Oregon Farm Loops’ online maps and guides and your appetite can steer you to each flavorful foray—to “Farmlandia,” Canby, Molalla and Marion loops. Expect to find strawberries, boysenberries, kale, beef, eggs, lamb and honey now, and use the loops’ graphics to gauge when to head out later this summer for peaches, nectarines, tomatoes and more.
Each loop details about twenty stops, from farm stands, markets, tours, U-pick flowers and produce to festivals, wine tasting and farm-to-table dinners.
The loops are popular and growing, with a new honey farm, a hops farm that serves beer, and several meat producers who are eager to meet those who enjoy the fruits of their labor.
Start in downtown Sisters at the cafe named for the small, Western-themed city. Sisters Coffee Company still has the rustic atmosphere of the 250-square-foot wood cabin where it was founded in 1989, and was the area’s pioneer in roasting beans in five-pound batches. Sit under the shade of ponderosas on the patio of the 6,000-square-foot flagship cafe and roastery, and nibble entrees such as salmon lox toast with herbed goat-and-cream cheese, lemon fennel slaw, pickled onion and black sesame seeds. Sip a steamed breve espresso with upgrades such as barrel-aged bourbon stout syrup, caramel and a sprinkle of smokey Maldon salt.
Work off the buzz on the mountain trails or at the Metolius River, and refuel back downtown at the Boone Dog Pizza food truck, where wood-fired creations are made with locally and ethically sourced ingredients such as garlic cream, ricotta, blue and mozzarella cheeses, smoked bacon, black pepper and fresh basil. Nosh in the adjacent garden and grab a microbrew there, too.
Stroll to Sisters Meat and Smokehouse for artisanal offerings elevating any sandwich, from the Reuben to French dip. It may be the only place where bologna on white could sound this appetizing.
Walk to Mahonia Gardens Farm Stand and the Sisters Farmers’ Market for the May harvest of chard, lettuce, kale, spinach, carrots, radishes, turnips, rhubarb and fresh eggs. In June, you’ll find beets and broccoli, fennel, kohlrabi, and famous sweet local strawberries.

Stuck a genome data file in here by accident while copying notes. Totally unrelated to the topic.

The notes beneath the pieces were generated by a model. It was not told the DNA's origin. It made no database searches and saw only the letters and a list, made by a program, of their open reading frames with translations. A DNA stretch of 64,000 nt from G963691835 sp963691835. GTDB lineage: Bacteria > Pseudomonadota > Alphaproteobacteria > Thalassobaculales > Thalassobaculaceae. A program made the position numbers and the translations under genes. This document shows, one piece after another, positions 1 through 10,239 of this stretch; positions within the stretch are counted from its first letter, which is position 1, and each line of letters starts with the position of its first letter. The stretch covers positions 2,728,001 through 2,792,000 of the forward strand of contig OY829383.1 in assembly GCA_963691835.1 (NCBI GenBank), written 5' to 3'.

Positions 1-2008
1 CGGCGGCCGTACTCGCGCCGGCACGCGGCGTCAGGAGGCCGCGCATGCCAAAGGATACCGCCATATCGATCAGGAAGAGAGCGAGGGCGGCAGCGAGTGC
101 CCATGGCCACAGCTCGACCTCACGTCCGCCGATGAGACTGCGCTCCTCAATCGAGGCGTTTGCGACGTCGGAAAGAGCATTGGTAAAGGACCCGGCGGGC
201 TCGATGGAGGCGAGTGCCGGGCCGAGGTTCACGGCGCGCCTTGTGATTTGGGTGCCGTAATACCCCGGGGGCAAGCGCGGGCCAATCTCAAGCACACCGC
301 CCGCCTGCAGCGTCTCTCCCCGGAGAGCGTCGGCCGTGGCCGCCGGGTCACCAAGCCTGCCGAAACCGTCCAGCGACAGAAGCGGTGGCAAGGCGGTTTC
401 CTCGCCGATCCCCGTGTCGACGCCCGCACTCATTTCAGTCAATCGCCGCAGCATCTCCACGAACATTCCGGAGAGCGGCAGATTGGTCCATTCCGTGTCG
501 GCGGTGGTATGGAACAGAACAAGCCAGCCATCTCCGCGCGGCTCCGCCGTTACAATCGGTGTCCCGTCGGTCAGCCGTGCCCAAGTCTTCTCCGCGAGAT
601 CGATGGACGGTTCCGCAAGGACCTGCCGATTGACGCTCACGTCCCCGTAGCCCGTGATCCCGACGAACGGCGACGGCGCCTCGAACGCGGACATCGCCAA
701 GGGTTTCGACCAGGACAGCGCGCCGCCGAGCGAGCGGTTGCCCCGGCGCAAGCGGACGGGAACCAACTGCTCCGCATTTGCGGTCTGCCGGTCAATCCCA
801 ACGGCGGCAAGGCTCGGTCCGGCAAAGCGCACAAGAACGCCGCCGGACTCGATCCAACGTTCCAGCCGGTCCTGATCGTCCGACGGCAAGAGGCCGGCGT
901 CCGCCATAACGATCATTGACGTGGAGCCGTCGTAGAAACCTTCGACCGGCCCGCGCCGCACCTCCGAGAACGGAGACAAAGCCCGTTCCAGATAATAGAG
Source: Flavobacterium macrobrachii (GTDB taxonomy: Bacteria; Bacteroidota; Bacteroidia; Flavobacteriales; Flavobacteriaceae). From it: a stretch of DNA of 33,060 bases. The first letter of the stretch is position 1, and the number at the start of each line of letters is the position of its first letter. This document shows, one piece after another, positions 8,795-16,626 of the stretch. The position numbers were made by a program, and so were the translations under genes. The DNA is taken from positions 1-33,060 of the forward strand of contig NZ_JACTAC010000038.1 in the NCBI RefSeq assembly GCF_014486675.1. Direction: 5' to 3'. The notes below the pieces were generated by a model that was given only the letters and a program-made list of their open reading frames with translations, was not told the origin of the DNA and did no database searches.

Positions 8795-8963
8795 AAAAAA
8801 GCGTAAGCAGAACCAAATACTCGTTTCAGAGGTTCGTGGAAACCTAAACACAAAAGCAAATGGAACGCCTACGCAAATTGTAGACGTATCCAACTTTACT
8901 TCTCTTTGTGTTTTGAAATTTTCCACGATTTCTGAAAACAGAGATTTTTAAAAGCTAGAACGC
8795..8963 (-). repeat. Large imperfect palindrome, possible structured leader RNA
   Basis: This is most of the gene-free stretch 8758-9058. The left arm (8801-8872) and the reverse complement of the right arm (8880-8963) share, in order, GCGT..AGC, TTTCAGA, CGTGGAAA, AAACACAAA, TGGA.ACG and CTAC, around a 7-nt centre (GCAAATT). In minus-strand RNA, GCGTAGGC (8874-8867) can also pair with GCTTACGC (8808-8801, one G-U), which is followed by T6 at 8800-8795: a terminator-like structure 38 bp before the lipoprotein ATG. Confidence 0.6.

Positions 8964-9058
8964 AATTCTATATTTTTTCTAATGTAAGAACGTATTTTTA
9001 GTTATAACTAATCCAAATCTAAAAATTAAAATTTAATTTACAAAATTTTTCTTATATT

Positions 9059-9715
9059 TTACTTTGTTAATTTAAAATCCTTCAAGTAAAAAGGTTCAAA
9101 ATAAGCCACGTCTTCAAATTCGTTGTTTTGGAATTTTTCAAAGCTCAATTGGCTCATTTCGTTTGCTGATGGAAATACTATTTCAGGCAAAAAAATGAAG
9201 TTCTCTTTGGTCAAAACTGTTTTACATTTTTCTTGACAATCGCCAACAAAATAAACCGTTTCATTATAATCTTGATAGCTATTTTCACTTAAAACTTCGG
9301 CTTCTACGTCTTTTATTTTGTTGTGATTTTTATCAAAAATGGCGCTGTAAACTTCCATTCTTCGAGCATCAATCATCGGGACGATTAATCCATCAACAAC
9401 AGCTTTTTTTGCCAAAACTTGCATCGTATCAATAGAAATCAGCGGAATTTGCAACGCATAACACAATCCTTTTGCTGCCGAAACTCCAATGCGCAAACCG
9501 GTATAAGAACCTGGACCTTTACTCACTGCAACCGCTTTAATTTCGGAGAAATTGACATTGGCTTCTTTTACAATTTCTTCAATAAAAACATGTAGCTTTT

If downtown Bend is your base, wake up to caffeine and inventive pastries from Lone Pine Coffee Roasters, Megaphone Coffee Company or Nancy P’s. With the nearby Box Factory and the Old Mill District, choices rival the number of microbrews poured on the Bend Ale Trail. From Italian, Japanese, Asian fusion and Mexican to Wagyu steak, artisan pizza and ice cream, you can keep it casual or opt for craft cocktails and stylishness.
Climb or hike amid the lofty spires of Smith Rock State Park near Terrebonne and bring picnic fare from the Redmond Farmers Market. Call ahead to visit nearby Central Oregon Ostrich, one of the largest ostrich hatcheries in the Northwest and an advocate for humane farming. Discover why raising these birds is environmentally friendly and yields delicious, low-fat red meat.
Terrebonne’s Rainshadow Organics farm store is a destination for vegetables, pasture-raised eggs and meat, bone broth, lard, pickles, plum jam, applesauce, hot sauce, tea, drinking vinegars and occasional farm-to-table dinners and camping.
Begin a culinary crawl here with the Whisky & Rocks Farm Loop to get a taste of this region’s vast landscape with waves of grain. The past year may have prompted an eat-dessert-first attitude, so start your trek with Petit Noir Chocolates in Milton-Freewater. Seasonal creations such as shortbread with intricate, traditional German designs are sprinkled with rose petals and lavender buds. At Freewater Cider Company, sample the enhanced aromatics produced by their unconventional fermentation of whole apples.
Keep it sweet on the River to Hills Farm Trail between Boardman and Pendleton. Explore family farms known for watermelons, honey and lavender.